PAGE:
You’ll find recent Wesleyan graduates pursuing post baccalaureate degrees related to the field of chemistry at countless prestigious institutions across the world including Washington University, Clemson University, The University of Texas (Houston) Graduate School of Biomedical Sciences, Texas A&M, The University of Georgia, Northwestern University, Emory University, Vanderbilt University, Duke University School of Medicine, Robert Wood Johnson School of Medicine, George Washington University School of Medicine, Medical College of Georgia Dental School, University of California Veterinary School, University of Georgia Veterinary School, and the University of the West Indies Veterinary School.

Ihunanya Mbata, Class of 2006, built upon the research of former classmates with great success and is now using her double major in chemistry and biology in the post-baccalaureate program at the National Institutes of Allergy and Infectious Diseases, at the National Institutes of Health in Bethesda, Maryland.

Her classmates and other recent graduates are also pursuing exciting careers in chemistry.  One classmate is succeeding in a biomedical sciences Ph.D. program at The University of Colorado Health Sciences Center, while another chose a graduate degree program in chemistry at Florida State University. Others graduates have found their knowledge of chemistry to be an excellent foundation for postgraduate work in the fields of dentistry, pharmacy, and pharmaceutical scientific research.  Anne-Kathrin Witt, Class of 2007, believes she can make the greatest contribution in the areas of pharmaceutical research and development. Equipped with a double major in chemistry and economics, she is now working toward a doctorate at the International Max Planck Research School in Munich, Germany.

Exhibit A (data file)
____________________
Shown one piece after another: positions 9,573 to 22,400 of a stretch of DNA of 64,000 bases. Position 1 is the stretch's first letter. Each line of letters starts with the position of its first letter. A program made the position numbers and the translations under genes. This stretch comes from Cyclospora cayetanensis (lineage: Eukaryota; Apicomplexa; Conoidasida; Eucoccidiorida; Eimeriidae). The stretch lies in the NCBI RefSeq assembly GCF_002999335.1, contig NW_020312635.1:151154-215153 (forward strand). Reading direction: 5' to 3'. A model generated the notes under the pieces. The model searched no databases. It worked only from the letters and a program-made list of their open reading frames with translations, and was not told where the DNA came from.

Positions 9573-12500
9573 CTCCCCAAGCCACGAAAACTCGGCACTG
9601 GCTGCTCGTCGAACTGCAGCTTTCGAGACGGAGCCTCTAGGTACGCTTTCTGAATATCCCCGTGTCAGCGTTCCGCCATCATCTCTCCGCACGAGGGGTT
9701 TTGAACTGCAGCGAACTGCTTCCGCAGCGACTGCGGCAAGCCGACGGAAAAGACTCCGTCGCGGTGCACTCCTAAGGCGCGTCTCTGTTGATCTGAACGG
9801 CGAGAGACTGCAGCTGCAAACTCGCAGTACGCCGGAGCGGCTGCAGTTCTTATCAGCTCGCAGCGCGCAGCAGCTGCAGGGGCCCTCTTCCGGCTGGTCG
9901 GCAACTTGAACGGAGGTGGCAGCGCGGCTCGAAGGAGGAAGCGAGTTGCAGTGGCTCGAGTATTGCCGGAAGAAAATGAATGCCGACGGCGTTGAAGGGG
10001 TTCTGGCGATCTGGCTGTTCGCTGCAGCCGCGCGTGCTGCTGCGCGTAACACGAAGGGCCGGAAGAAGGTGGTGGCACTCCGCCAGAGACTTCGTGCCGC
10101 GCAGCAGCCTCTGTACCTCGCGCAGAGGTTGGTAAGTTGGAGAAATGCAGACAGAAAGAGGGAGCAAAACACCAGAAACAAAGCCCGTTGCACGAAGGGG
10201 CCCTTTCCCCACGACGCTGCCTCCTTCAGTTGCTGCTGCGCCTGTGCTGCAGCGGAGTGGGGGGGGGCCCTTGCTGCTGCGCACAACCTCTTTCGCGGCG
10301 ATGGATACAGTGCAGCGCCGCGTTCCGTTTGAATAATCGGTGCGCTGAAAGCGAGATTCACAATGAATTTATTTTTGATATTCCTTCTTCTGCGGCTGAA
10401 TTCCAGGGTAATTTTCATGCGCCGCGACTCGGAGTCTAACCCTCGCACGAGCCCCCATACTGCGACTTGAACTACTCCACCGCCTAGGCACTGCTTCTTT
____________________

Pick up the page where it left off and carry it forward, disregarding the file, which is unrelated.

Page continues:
Faculty

Glenda FergusaGlenda K. Ferguson Professor of Chemistry and Munroe Professor of Math and Science. B.S. (Chemistry and Biology) Kentucky Wesleyan College 1987; Ph.D. (Chemistry) University of Georgia 1993. I conduct pharmaceutical analysis with the use of high performance liquid chromatography (HPLC), primarily developing separation methods and determining relative concentrations of multi-component formulations. Current projects include analysis of pain medications as well as drugs used in the treatment of psychological disorders. MSC 212 gferguson@wesleyancollege.edu

Keith L. Peterson Professor of Chemistry. B.S. (Chemistry) Arizona State University 1976; Ph.D. (Physical Chemistry) Michigan State University 1981. I am interested in applying artificial neural networks to chemical data sets in general, and in determining quantitative structure-activity relationships in particular. MSC 208.kpeterson@wesleyancollege.edu